More Health:

December 01, 2015

Cooper hospital breast cancer patients wear Apple Watches to aid with treatment

Thirty patients are using wearable technology as part of a medical-behavior health study

Health News Breast Cancer
Karen_Schaefer John Kopp/PhillyVoice

Karen Schaefer displays the Apple Watch she received for participating in a pilot program conducted by Cooper University Health Care's MD Anderson Cancer Center. Breast cancer patients, like Schaefer, will wear Apple Watches and use Polaris Health Directions' emPOWER app to track behavioral data that could improve their quality of life.

Karen Schaefer pledged when she was diagnosed with cancer 10 years ago that if God enabled her to live, she would find ways to give back.

So when Schaefer was offered an opportunity to join a breast cancer research study, she said yes – even if it meant wearing an Apple Watch and using a smartphone for the first time.

"I promised God in the beginning that if I was able to survive, I would definitely give back," said Schaefer, a Sicklerville, New Jersey, resident who has battled breast, liver and brain cancer. "Every opportunity I have to give back, I definitely do it."

Schaefer, 49, is among 30 breast cancer patients participating in a medical-behavioral health pilot project at Cooper University Health Care's MD Anderson Cancer Center. The patients will wear Apple Watches and use Polaris Health Directions' emPOWER app to track behavioral data that could improve their own quality of life – and that of other breast cancer patients.

"Cancer care has moved to a very individualized approach to care," said Cori McMahon, Anderson's director of behavior medicine. "If we can best understand what they're going through, we can be much more efficient with helping them get the care."

The patients are being split into two cohorts of 15 people. The first cohort received their free Apple Watches on Tuesday during a kick-off event that included an equipment tutorial and program overview. Patients who did not own an iPhone, necessary for utilizing Apple Watch, also received a free iPhone 5S.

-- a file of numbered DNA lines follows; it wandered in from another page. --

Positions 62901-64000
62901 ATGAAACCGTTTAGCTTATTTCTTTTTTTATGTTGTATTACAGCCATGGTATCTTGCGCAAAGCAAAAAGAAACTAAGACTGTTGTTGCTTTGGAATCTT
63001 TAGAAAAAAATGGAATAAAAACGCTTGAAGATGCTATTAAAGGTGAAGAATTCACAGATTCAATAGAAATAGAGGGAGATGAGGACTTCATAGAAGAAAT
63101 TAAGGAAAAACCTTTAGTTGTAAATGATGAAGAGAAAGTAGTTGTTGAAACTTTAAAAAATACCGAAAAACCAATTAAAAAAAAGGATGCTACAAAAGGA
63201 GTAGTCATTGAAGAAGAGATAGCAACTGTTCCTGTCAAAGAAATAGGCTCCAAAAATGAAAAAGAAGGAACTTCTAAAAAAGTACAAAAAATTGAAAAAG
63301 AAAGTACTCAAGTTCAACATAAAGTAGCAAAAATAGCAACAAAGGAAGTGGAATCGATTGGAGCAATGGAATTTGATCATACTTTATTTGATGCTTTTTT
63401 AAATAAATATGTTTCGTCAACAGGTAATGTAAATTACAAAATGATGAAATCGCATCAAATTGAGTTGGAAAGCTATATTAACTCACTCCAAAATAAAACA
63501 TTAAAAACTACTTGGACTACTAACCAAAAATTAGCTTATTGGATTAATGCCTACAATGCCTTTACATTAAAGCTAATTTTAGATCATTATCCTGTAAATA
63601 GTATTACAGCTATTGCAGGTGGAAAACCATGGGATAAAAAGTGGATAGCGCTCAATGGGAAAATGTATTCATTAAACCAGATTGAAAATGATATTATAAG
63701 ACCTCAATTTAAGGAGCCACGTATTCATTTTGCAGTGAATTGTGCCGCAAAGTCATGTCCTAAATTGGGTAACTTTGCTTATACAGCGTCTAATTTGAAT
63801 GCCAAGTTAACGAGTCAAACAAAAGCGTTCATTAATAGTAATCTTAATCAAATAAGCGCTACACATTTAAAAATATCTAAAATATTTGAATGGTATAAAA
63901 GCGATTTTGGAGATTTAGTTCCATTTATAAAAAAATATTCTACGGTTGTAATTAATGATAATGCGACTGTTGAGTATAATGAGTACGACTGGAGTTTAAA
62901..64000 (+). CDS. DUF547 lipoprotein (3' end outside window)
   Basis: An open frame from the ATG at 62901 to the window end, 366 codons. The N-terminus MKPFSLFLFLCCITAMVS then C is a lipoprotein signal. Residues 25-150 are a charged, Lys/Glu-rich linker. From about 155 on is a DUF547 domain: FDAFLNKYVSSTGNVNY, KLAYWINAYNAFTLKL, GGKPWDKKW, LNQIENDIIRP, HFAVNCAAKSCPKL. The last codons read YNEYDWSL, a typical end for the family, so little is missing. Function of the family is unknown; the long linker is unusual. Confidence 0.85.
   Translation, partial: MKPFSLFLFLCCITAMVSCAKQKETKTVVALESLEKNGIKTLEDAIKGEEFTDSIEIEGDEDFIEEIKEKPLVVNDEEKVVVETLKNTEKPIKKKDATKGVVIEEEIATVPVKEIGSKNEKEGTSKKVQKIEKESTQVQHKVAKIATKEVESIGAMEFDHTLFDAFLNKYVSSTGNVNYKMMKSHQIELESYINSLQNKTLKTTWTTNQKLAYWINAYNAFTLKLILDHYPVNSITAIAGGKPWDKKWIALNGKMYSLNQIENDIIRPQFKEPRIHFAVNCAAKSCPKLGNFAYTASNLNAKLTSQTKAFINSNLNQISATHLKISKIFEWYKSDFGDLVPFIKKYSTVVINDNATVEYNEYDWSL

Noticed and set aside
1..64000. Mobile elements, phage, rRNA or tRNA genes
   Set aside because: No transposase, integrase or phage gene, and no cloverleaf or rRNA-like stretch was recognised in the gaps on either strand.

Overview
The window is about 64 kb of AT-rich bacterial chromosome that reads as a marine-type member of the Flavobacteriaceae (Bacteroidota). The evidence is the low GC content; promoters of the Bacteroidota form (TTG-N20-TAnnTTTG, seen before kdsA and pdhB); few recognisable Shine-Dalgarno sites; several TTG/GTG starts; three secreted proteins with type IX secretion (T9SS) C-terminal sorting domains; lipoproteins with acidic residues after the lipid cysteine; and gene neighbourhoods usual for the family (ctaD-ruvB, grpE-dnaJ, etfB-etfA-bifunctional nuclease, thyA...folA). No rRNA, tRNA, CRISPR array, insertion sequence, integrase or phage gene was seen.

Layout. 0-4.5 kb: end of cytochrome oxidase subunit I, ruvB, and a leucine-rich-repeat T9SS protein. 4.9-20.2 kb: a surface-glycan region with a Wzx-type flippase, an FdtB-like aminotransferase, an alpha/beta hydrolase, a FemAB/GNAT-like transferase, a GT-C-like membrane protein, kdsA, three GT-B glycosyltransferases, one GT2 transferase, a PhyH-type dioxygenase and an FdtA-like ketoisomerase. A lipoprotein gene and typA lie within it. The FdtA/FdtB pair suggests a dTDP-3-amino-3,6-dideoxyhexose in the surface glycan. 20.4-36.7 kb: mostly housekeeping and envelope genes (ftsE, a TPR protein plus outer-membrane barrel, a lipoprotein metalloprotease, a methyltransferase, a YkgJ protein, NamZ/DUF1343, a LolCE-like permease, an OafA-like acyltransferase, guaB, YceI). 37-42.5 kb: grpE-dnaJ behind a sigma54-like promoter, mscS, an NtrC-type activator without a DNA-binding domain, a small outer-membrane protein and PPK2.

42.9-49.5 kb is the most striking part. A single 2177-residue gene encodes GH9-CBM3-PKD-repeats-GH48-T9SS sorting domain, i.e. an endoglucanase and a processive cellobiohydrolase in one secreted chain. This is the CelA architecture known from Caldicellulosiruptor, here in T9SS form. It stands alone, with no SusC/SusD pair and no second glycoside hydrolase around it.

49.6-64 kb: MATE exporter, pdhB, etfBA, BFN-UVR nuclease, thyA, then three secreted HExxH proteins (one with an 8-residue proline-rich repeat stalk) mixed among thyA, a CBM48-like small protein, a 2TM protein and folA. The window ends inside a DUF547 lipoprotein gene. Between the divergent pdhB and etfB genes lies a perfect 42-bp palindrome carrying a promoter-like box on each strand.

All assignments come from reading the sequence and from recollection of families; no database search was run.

During the nine-month study, the patients will use the emPOWER app to capture sleep information, physical activity levels, mood and other measurable health data. Some data, like heart rate and steps, can be collected simply by wearing the Apple Watch. Other data, like mood levels, will be tracked through daily surveys.

The information can be sent daily to the patient's health care provider, potentially enhancing communication between the patient and medical care providers. The patients also will be able to communicate with each other by using the Apple Watches to send messages, creating a virtual support group.


The hope, McMahon said, is that breast cancer patients will begin to feel less like a passive recipient of medical care and more like an active participant in their treatments.

"When someone is diagnosed with cancer, they feel like they've lost control of their lives," McMahon said. "We're hoping that this kind of active participation on a daily basis will help them feel like they've regained some control in their treatment process."

Patients will receive a weekly graphs showing their body's responses, enabling them opportunities to learn from their own behavior. For example, they might decide to walk more after recognizing correlations between their mood level and the amount of exercise they get.

"I hope this will make me more active," said Phyllis Derlof, a breast cancer patient from Sewell, Gloucester County. "I am active, but with the treatments, it makes me tired."

Polaris, a health technology and analytics company based in Wayne, Chester County, designed the emPOWER app specifically for the pilot project. But the company hopes to broaden its use to include other patients.

"It's also going to help us as researchers be able to see what people's preferences are and what they're doing so we're able to build a better app that may go beyond breast cancer," Polaris' Science Director Tina Harralson said. "It could go to other oncology patients and possibly to other chronic disease patients – diabetes, heart disease, cardiac rehab."

Schaefer admitted that using the Apple Watch felt a bit scary, because she does not regularly jump to use the latest technology. But she was encouraged by the possibilities the program created for her treatment.

"I really came in (here) with the thought that I was going to be able to help other people," Schaefer said. "But by doing the survey, I'm going to be able to get my own help."

PhillyVoice Executive Director Lexie Norcross sits on the Cooper Foundation Board of Trustees. Her father, George E. Norcross III, is the Chairman of the Board of Trustees of The Cooper Health System.

Follow us

Health Videos